New mechanics lien laws took effect in California this July 1st. The new laws impact preliminary notices sent on both public and private projects in California. This post examines three best practice to employ when sending a preliminary notice document in the state.
Request The Lender and Owner
One of the most significant changes for subcontractors and suppliers who frequently send preliminary notices is that California law now creates an affirmative duty for direct contractors to “make available” the name and address of the property owner and the lender.
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This used to be a terrible headache for those required to deliver these preliminary notices, as they were required to notify the owner and lender, but had no efficient means of finding the identity of these parties. Now, however, the direct contractor must provide this information…or, well, we don’t know the consequences yet :).
In crafting a best practice for California preliminary notices, however, you should keep this obligation in mind, and take advantage of it on the preliminary notice.
When sending a preliminary notice, you should reference §8208 and §8210, and make a formal request for identification of the lender and identification of the property owner. If any lenders are added after delivery of the preliminary notice, you should make a request for them as well.
It’s a good practice to make this request regardless of your confidence in the information you already have.
Keep Evidence Of Sending And Delivery
While we don’t have the case law to support it, the terminology in the new preliminary notice section (Cal Civil Code §8200 et seq) seems clearer than the previous versions, and clear about one thing in particular: You must send your preliminary ntoices!
So, don’t expect to be able to wiggle out of this obligation.
If you are looking to file a mechanics lien claim in the future, you’ll need to prove that you properly delivered your preliminary notice. Therefore, keep records not only of the parcel’s delivery, but more importantly – yes, more importantly – keep records proving that you sent the preliminary notice.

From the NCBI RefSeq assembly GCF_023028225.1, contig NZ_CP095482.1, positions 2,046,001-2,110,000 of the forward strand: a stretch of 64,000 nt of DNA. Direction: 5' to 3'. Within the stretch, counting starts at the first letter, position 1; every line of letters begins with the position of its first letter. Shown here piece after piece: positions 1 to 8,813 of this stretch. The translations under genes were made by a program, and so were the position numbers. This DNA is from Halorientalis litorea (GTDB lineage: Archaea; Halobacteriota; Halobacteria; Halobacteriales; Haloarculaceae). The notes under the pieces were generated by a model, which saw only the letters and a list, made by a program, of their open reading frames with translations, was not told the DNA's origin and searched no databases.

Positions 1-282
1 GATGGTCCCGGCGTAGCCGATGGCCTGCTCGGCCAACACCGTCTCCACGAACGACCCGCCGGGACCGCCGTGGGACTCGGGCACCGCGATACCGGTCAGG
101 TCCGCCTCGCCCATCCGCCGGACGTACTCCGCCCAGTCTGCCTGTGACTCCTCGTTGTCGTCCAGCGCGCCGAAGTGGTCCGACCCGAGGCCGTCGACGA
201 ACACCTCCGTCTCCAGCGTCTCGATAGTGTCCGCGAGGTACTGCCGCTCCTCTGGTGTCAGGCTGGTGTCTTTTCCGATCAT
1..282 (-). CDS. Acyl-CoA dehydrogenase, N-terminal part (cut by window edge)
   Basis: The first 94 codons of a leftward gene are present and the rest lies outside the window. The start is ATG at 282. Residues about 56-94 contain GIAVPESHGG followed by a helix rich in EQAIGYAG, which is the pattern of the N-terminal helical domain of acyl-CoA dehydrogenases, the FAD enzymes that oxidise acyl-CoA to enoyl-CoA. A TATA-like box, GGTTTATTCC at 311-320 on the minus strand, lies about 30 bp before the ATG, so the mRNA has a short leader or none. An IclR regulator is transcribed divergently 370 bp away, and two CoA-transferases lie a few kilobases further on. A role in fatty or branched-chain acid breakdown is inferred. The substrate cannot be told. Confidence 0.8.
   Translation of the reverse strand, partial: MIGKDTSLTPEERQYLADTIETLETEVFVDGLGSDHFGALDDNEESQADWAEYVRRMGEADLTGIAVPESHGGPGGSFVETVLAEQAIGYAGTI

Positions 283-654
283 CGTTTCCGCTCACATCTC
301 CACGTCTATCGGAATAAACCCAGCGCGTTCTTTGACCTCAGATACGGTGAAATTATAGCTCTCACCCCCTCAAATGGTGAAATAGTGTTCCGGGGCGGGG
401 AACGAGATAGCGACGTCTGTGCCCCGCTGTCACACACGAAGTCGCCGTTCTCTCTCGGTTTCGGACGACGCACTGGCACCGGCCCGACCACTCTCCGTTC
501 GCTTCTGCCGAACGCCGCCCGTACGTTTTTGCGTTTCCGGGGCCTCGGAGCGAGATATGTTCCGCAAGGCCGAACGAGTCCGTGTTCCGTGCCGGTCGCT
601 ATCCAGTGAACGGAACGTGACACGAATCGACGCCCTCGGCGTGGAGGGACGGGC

Include New Statutory Language
Last, but certainly not least, make sure your preliminary notice form conforms with the law’s new requirements. Aside from your form referencing the correct statute (§8200 et seq), one of the most obvious components of the form you’ll need to have comply is the required text, which must be in “boldface type:”
NOTICE TO PROPERTY OWNER EVEN THOUGH YOU HAVE PAID YOUR CONTRACTOR IN FULL, if the person or firm that has given you this notice is not paid in full for labor, service, equipment, or material provided or to be provided to your construction project, a lien may be placed on your property. Foreclosure of the lien may lead to loss of all or part of your property. You may wish to protect yourself against this by (1) requiring your contractor to provide a signed release by the person or firm that has given you this notice before making payment to your contractor, or (2) any other method that is appropriate under the circumstances. This notice is required by law to be served by the undersigned as a statement of your legal rights. This notice is not intended to reflect upon the financial condition of the contractor or the person employed by you on the construction project. If you record a notice of cessation or completion of your construction project, you must within 10 days after recording, send a copy of the notice of completion to your contractor and the person or firm that has given you this notice. The notice must be sent by registered or certified mail. Failure to send the notice will extend the deadline to record a claim of lien. You are not required to send the notice if you are a residential homeowner of a dwelling containing four or fewer units.